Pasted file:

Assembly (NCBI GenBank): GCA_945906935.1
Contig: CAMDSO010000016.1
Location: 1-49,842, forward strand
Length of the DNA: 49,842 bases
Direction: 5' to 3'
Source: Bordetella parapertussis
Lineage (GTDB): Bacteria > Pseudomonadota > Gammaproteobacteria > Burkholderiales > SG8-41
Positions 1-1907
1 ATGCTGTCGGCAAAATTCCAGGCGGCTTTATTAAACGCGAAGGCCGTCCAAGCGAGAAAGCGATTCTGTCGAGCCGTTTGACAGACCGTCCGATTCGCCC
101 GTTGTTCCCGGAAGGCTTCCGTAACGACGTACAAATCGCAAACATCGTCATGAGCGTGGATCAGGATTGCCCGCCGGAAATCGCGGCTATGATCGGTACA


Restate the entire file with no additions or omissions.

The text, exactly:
Assembly (NCBI GenBank): GCA_945906935.1
Contig: CAMDSO010000016.1
Location: 1-49,842, forward strand
Length of the DNA: 49,842 bases
Direction: 5' to 3'
Source: Bordetella parapertussis
Lineage (GTDB): Bacteria > Pseudomonadota > Gammaproteobacteria > Burkholderiales > SG8-41
Positions 1-1907
1 ATGCTGTCGGCAAAATTCCAGGCGGCTTTATTAAACGCGAAGGCCGTCCAAGCGAGAAAGCGATTCTGTCGAGCCGTTTGACAGACCGTCCGATTCGCCC
101 GTTGTTCCCGGAAGGCTTCCGTAACGACGTACAAATCGCAAACATCGTCATGAGCGTGGATCAGGATTGCCCGCCGGAAATCGCGGCTATGATCGGTACA